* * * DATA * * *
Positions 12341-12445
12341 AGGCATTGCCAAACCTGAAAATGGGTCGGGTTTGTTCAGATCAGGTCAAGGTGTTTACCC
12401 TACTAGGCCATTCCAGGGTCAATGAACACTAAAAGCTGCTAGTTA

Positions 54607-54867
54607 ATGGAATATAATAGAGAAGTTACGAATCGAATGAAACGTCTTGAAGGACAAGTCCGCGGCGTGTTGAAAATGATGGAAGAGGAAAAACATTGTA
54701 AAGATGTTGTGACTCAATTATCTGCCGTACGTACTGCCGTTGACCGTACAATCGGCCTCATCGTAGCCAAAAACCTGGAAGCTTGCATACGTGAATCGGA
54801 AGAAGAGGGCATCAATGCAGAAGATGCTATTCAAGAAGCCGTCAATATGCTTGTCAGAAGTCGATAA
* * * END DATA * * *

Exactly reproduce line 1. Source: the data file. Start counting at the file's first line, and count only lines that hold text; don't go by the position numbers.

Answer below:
Positions 12341-12445